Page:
Fourier Transform of Derivative

Consider a function f(t) with Fourier Transform F(s). So F(s) = \int_{-\infty}^{\infty} e^{-2 \pi i s t} f(t) \ dt

What is the Fourier Transform of f'(t)? Call it G(s).So G(s) = \int_{-\infty}^{\infty} e^{-2 \pi i s t} f'(t) \ dt

Would we consider \frac{d}{ds} F(s) and try and write G(s) in terms of F(s)?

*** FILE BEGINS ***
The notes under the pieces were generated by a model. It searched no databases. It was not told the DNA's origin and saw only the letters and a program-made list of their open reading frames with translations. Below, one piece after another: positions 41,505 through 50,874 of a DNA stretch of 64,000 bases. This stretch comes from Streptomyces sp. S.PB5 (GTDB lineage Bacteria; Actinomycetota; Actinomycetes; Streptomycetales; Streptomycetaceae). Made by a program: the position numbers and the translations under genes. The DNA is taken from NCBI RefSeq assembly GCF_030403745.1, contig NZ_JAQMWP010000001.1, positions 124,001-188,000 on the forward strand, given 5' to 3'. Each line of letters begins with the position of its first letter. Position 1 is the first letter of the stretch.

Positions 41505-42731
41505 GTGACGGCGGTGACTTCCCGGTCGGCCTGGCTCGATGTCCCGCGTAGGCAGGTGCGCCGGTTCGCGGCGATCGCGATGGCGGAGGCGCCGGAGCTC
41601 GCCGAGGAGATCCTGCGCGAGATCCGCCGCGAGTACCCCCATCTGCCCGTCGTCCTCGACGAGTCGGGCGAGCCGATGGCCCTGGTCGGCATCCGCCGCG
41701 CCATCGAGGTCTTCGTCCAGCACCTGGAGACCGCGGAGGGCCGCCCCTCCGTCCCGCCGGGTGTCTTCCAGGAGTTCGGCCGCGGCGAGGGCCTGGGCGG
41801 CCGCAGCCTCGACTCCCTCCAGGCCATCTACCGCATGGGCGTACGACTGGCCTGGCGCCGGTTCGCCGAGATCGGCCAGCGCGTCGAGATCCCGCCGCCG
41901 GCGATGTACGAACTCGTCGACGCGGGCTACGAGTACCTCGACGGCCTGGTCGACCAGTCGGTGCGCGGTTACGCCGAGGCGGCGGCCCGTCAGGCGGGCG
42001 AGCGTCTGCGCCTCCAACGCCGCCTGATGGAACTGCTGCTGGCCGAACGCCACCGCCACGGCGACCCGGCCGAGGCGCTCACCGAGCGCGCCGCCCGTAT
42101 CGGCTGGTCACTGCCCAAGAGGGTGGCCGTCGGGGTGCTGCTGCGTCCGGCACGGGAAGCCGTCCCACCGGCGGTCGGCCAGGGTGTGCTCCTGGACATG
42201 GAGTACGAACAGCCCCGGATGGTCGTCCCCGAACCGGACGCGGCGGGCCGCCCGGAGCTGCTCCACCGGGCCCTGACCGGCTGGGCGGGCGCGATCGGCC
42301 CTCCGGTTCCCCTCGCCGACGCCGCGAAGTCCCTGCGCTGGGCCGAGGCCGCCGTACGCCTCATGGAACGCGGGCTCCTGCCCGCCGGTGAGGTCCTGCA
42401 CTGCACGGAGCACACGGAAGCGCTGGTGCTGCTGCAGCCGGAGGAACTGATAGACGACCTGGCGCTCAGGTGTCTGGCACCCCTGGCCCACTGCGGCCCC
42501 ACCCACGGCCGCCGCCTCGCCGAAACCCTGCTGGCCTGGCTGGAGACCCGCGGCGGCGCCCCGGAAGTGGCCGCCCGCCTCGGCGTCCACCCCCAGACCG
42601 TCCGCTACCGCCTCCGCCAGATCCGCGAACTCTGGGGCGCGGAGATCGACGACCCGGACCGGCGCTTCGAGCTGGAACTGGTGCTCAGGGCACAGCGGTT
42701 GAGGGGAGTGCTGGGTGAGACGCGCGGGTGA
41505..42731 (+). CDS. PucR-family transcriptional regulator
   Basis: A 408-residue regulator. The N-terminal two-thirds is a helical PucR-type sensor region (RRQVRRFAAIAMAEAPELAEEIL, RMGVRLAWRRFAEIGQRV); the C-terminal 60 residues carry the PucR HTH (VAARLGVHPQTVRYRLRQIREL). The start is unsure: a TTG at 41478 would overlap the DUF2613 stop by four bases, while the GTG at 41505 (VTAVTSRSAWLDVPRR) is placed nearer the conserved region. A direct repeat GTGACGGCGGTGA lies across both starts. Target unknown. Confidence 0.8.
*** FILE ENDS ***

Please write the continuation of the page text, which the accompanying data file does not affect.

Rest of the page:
A simpler way, using the anti-transform:

f(t) = \frac{1}{2\pi} \int_{-\infty}^{\infty} F(\omega) \, e^{i \omega t} d\omega

f'(t) = \frac{d}{dt}\!\left( \frac{1}{2\pi} \int_{-\infty}^{\infty} F(\omega) \, e^{i \omega t} d\omega \right)= \frac{1}{2\pi} \int_{-\infty}^{\infty} i \omega \, F(\omega) \, e^{i \omega t} d\omega

Hence the Fourier transform of f'(t) is i \omega \, F(\omega)

Source : Link , Question Author : NebulousReveal , Answer Author : leonbloy

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